Whether you have an established affiliate program or just launched one, getting quality affiliates to join is paramount. Many merchants ask this question: Do I just wait for affiliates to apply to my program? You could, but that is doing a disservice to the program and hurting potential growth.  One of the main pieces to growing an affiliate program is affiliate recruitment. There are two types of affiliate recruitment strategies: passive and active.

Passive recruitment is when an affiliate discovers your affiliate program on their own. On the other hand, active recruitment is when an affiliate discovers your program because of your outreach efforts. When managing your affiliate program you do not want to rely solely on a passive recruitment strategy because you will most likely not get the results desired. If you do passive recruitment you are going to have predominately more coupon/deal affiliates than any other and relying on one type of affiliate is not going to provide the growth and incremental sales numbers you wish to see.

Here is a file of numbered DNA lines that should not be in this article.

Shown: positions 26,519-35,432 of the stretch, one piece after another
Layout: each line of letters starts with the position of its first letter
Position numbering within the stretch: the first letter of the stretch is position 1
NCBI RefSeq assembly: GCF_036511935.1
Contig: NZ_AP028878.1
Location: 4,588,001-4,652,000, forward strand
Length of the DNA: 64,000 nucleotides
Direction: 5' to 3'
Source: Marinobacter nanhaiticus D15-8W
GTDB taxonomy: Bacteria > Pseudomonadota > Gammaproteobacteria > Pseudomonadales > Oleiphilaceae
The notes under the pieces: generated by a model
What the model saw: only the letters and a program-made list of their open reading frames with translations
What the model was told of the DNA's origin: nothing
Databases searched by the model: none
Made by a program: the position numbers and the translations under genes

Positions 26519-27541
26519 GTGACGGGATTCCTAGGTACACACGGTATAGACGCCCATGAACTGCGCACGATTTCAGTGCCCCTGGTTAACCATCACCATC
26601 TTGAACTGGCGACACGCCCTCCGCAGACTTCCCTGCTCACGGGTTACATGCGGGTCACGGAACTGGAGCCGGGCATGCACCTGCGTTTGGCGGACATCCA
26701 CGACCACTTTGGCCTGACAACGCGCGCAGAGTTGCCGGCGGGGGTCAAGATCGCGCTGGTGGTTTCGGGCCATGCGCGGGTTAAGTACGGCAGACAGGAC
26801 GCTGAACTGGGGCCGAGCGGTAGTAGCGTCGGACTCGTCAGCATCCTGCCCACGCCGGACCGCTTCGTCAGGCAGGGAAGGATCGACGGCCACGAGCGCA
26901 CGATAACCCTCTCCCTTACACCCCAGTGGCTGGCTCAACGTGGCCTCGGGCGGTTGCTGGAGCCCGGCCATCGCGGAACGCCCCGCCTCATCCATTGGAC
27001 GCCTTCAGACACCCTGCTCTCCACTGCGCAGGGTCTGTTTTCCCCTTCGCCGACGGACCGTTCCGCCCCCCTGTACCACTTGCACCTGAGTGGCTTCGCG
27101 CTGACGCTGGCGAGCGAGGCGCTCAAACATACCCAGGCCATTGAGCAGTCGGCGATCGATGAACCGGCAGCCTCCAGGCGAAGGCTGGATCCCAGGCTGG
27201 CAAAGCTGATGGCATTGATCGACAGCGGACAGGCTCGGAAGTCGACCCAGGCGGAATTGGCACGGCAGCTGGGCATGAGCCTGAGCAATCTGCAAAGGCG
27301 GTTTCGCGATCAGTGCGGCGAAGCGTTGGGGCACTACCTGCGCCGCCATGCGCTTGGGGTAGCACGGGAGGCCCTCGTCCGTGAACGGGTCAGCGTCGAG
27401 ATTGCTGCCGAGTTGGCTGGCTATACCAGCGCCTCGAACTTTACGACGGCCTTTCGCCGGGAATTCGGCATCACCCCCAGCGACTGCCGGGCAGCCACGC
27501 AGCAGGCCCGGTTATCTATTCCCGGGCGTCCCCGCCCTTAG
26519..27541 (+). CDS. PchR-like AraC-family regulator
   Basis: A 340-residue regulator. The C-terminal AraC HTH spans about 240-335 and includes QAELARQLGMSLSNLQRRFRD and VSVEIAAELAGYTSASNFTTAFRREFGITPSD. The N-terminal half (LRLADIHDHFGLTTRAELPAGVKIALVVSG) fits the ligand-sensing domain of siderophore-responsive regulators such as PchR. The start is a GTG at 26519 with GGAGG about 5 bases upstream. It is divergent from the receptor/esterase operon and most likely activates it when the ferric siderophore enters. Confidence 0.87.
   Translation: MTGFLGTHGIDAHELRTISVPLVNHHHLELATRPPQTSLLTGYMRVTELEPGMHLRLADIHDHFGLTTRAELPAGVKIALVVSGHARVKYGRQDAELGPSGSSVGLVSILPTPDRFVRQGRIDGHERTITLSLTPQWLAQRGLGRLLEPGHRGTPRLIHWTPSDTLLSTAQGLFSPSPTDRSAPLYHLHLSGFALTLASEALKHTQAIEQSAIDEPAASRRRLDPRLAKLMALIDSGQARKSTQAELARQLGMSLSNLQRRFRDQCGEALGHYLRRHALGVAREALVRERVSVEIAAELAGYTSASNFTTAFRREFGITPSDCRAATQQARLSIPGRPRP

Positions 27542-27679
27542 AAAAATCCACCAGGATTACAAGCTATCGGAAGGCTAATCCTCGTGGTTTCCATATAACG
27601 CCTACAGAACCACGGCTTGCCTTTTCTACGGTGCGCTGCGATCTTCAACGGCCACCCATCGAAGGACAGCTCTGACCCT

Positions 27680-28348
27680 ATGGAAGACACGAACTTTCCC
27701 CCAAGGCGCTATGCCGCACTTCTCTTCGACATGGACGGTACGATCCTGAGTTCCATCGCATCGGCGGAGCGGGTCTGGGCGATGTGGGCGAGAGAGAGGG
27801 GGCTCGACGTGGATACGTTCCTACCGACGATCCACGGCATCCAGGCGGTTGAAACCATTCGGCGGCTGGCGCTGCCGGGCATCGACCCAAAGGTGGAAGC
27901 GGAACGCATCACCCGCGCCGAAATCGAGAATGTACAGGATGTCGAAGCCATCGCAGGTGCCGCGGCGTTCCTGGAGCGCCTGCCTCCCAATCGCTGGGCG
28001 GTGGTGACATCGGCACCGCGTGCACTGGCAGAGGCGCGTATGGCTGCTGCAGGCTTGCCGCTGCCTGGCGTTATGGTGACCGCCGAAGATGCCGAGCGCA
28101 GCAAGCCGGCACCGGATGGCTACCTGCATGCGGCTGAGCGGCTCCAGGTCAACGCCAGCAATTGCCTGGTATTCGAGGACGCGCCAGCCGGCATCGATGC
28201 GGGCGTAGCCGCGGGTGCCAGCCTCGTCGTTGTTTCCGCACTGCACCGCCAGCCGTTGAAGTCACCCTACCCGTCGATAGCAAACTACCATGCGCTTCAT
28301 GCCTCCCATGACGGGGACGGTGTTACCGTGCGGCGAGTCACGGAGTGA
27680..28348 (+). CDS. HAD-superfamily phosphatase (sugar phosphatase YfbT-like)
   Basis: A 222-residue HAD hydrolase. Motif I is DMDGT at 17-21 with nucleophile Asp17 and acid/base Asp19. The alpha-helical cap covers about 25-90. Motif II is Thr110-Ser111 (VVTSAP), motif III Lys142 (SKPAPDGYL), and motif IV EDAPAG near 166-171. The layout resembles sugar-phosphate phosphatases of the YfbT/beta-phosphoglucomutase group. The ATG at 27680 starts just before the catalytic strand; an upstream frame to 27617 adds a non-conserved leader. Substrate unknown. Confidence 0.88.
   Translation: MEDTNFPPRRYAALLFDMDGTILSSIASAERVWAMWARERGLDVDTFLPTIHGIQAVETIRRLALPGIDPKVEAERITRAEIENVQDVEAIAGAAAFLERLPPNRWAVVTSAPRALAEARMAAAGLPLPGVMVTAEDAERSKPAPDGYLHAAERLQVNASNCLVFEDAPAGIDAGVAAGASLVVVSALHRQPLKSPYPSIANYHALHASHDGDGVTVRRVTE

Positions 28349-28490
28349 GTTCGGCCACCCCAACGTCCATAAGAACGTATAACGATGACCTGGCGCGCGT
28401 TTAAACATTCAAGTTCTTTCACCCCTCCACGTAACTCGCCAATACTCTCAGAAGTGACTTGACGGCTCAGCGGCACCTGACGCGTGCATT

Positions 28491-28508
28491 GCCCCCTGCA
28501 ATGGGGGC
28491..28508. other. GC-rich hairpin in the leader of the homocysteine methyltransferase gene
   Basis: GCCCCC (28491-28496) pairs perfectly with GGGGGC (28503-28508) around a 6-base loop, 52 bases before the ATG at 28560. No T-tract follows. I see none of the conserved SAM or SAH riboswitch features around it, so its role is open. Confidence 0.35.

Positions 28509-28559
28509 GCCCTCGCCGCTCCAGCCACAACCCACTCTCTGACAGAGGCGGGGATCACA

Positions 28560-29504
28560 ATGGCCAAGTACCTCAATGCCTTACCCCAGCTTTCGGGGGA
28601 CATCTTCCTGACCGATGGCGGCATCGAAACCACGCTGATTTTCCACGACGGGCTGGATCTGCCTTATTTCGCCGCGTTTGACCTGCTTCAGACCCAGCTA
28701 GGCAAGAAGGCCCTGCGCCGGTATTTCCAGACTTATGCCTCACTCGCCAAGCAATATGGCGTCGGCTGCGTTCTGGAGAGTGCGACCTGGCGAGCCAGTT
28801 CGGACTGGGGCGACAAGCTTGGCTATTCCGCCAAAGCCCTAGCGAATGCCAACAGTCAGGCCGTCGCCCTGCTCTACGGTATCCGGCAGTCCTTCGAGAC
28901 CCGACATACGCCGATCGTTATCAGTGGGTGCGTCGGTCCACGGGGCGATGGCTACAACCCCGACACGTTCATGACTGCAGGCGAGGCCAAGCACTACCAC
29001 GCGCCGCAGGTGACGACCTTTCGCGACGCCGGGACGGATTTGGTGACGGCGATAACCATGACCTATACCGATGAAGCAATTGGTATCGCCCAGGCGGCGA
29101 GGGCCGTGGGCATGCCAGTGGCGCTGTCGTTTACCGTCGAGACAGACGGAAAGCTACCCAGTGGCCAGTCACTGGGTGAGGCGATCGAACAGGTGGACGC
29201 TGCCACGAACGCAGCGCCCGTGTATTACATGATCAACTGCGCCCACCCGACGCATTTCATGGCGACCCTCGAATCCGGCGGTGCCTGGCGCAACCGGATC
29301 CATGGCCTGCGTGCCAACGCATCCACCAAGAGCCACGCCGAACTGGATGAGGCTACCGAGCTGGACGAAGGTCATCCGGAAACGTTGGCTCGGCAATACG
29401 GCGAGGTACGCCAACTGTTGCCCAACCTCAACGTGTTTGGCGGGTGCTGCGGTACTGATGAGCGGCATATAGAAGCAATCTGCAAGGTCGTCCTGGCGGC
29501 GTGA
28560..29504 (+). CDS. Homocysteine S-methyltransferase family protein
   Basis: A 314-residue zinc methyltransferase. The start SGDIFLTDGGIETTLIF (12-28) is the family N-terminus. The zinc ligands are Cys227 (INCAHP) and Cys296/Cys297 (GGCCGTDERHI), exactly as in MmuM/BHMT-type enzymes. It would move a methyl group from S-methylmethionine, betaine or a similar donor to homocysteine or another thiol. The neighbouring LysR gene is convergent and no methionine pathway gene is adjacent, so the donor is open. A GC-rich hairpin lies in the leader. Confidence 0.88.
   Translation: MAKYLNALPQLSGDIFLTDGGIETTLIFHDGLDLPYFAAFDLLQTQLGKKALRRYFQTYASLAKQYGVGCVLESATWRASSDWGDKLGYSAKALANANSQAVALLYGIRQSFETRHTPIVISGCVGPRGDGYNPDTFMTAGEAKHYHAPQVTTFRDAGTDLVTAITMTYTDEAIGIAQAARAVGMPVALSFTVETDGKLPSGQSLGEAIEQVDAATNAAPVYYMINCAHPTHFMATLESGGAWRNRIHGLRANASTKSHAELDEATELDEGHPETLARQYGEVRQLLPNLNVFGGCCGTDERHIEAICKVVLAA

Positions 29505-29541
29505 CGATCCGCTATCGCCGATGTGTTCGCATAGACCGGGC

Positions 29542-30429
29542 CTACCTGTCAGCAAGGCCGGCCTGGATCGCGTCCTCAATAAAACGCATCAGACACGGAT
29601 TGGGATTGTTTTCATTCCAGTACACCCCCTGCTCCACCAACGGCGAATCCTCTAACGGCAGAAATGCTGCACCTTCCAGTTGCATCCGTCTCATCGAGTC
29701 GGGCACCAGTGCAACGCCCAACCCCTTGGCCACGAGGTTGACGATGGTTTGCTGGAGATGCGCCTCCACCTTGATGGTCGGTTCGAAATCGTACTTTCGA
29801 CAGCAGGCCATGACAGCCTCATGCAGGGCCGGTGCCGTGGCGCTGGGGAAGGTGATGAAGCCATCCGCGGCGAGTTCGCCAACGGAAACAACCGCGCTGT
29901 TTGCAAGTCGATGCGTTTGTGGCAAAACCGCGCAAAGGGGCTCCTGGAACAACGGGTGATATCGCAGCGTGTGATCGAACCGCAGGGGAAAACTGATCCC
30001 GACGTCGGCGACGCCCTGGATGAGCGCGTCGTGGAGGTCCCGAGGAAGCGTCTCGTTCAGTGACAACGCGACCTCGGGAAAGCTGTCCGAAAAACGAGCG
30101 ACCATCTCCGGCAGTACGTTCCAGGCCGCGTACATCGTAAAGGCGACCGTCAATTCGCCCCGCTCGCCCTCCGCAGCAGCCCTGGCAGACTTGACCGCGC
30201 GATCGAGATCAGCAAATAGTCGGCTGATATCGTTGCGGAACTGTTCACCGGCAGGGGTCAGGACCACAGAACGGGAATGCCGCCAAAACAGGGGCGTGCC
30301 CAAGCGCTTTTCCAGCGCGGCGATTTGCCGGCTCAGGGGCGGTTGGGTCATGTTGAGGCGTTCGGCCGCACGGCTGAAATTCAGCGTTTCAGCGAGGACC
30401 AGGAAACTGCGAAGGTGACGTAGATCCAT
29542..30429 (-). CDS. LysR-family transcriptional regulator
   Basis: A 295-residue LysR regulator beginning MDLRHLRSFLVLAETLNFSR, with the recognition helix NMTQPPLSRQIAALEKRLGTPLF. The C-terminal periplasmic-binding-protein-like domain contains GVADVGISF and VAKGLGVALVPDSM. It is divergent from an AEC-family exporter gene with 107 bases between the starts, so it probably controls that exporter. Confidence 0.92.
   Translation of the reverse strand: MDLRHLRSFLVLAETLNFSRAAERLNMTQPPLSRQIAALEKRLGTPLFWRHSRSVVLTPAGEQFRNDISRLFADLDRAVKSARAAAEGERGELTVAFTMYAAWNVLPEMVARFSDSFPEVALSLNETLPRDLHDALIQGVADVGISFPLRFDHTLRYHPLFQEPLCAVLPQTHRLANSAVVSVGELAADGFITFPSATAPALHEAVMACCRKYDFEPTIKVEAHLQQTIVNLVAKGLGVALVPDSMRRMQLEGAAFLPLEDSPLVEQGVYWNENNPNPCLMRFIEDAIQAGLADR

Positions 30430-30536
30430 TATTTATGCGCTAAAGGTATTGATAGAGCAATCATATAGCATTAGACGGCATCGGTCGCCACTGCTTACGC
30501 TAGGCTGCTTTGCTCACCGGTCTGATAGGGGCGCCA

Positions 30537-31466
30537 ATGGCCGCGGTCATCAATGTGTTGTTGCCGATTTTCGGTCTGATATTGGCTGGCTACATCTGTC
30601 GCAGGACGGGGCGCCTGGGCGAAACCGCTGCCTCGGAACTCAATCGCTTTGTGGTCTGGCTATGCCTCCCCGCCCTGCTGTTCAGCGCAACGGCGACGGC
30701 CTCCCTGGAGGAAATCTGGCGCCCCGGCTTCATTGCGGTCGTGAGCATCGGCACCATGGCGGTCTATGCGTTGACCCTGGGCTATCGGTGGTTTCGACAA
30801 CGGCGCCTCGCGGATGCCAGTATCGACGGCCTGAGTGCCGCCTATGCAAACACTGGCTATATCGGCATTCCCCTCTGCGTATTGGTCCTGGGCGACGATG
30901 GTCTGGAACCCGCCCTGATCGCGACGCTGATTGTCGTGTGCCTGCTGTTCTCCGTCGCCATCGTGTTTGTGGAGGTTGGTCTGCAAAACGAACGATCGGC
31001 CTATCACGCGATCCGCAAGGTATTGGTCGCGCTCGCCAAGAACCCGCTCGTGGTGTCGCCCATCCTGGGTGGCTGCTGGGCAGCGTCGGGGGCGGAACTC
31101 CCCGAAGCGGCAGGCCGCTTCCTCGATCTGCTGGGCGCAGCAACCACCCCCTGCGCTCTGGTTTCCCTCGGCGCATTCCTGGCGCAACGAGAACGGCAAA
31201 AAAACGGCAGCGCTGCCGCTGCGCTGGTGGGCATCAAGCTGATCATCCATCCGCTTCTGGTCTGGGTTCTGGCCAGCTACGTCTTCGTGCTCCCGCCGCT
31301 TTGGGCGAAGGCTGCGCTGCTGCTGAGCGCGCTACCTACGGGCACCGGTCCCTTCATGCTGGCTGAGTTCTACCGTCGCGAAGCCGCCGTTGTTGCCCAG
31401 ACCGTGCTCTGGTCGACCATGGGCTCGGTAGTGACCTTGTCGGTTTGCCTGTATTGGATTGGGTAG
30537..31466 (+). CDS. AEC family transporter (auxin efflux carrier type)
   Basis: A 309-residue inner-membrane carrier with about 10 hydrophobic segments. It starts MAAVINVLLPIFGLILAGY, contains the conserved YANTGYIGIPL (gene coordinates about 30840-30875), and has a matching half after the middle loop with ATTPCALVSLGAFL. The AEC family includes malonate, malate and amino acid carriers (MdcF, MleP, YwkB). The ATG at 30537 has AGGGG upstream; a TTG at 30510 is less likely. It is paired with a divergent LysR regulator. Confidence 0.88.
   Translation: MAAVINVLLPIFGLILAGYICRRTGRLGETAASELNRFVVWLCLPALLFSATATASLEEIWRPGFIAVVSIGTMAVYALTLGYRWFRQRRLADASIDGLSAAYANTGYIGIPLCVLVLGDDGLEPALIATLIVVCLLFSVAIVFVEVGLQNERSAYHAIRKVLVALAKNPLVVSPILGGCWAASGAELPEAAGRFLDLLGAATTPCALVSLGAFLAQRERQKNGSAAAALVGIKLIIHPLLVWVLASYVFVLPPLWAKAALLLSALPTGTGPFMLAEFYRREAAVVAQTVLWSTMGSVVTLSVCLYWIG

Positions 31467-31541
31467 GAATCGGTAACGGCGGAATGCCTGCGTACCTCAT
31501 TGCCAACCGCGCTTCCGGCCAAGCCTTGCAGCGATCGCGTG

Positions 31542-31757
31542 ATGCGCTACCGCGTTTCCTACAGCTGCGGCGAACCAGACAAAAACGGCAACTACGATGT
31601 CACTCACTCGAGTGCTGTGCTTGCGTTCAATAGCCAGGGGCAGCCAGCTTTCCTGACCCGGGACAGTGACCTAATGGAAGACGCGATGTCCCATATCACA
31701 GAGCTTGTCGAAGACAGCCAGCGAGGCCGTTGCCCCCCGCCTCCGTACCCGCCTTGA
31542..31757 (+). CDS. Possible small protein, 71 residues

Diversifying your affiliate pool through affiliate recruitment will provide better opportunities for growth.  Engaging in active affiliate recruitment will aid in this facet. Having coupon/deal affiliates in the program is not a bad thing, but including other affiliate types like content, paid search, social media, and datafeed affiliates will help in the growth and sustainability of the program long term. Many of the previously mentioned affiliate types are not going to find you, so you must proactively find them and invite them to your program.